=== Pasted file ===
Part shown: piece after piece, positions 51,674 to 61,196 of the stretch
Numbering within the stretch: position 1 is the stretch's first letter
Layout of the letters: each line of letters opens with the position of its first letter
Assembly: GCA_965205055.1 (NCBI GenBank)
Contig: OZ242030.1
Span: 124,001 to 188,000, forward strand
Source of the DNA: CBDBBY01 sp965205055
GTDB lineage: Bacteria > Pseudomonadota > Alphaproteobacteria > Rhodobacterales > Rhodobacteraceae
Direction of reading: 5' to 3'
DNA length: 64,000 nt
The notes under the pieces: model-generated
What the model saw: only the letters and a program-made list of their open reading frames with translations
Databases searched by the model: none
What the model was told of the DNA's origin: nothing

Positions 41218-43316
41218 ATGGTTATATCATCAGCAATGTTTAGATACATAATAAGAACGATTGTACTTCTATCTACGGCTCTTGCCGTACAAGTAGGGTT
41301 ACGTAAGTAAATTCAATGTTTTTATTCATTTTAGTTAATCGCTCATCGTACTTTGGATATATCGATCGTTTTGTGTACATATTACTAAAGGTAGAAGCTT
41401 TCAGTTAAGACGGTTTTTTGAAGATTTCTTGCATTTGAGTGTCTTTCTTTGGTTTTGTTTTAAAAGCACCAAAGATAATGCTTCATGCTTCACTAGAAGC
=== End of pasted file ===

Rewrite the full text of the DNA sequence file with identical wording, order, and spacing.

Part shown: piece after piece, positions 51,674 to 61,196 of the stretch
Numbering within the stretch: position 1 is the stretch's first letter
Layout of the letters: each line of letters opens with the position of its first letter
Assembly: GCA_965205055.1 (NCBI GenBank)
Contig: OZ242030.1
Span: 124,001 to 188,000, forward strand
Source of the DNA: CBDBBY01 sp965205055
GTDB lineage: Bacteria > Pseudomonadota > Alphaproteobacteria > Rhodobacterales > Rhodobacteraceae
Direction of reading: 5' to 3'
DNA length: 64,000 nt
The notes under the pieces: model-generated
What the model saw: only the letters and a program-made list of their open reading frames with translations
Databases searched by the model: none
What the model was told of the DNA's origin: nothing

Positions 41218-43316
41218 ATGGTTATATCATCAGCAATGTTTAGATACATAATAAGAACGATTGTACTTCTATCTACGGCTCTTGCCGTACAAGTAGGGTT
41301 ACGTAAGTAAATTCAATGTTTTTATTCATTTTAGTTAATCGCTCATCGTACTTTGGATATATCGATCGTTTTGTGTACATATTACTAAAGGTAGAAGCTT
41401 TCAGTTAAGACGGTTTTTTGAAGATTTCTTGCATTTGAGTGTCTTTCTTTGGTTTTGTTTTAAAAGCACCAAAGATAATGCTTCATGCTTCACTAGAAGC